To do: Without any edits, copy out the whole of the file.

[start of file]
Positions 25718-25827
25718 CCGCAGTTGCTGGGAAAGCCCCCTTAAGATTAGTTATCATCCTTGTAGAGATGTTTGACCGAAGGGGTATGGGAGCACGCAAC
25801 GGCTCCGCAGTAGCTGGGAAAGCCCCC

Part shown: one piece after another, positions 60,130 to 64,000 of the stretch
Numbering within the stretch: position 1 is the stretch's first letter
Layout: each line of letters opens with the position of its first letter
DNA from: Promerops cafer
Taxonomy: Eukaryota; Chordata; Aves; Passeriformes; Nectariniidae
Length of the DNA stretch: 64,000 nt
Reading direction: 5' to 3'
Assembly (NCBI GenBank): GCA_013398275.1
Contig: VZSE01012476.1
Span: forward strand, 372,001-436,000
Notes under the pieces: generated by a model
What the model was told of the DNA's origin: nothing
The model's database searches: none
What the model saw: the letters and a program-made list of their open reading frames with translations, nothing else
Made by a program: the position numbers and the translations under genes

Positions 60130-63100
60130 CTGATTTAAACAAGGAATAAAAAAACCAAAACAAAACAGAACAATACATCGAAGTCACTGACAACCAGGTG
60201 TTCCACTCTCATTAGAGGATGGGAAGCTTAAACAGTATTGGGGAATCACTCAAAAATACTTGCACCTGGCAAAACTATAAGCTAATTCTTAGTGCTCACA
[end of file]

Positions 25718-25827
25718 CCGCAGTTGCTGGGAAAGCCCCCTTAAGATTAGTTATCATCCTTGTAGAGATGTTTGACCGAAGGGGTATGGGAGCACGCAAC
25801 GGCTCCGCAGTAGCTGGGAAAGCCCCC

Part shown: one piece after another, positions 60,130 to 64,000 of the stretch
Numbering within the stretch: position 1 is the stretch's first letter
Layout: each line of letters opens with the position of its first letter
DNA from: Promerops cafer
Taxonomy: Eukaryota; Chordata; Aves; Passeriformes; Nectariniidae
Length of the DNA stretch: 64,000 nt
Reading direction: 5' to 3'
Assembly (NCBI GenBank): GCA_013398275.1
Contig: VZSE01012476.1
Span: forward strand, 372,001-436,000
Notes under the pieces: generated by a model
What the model was told of the DNA's origin: nothing
The model's database searches: none
What the model saw: the letters and a program-made list of their open reading frames with translations, nothing else
Made by a program: the position numbers and the translations under genes

Positions 60130-63100
60130 CTGATTTAAACAAGGAATAAAAAAACCAAAACAAAACAGAACAATACATCGAAGTCACTGACAACCAGGTG
60201 TTCCACTCTCATTAGAGGATGGGAAGCTTAAACAGTATTGGGGAATCACTCAAAAATACTTGCACCTGGCAAAACTATAAGCTAATTCTTAGTGCTCACA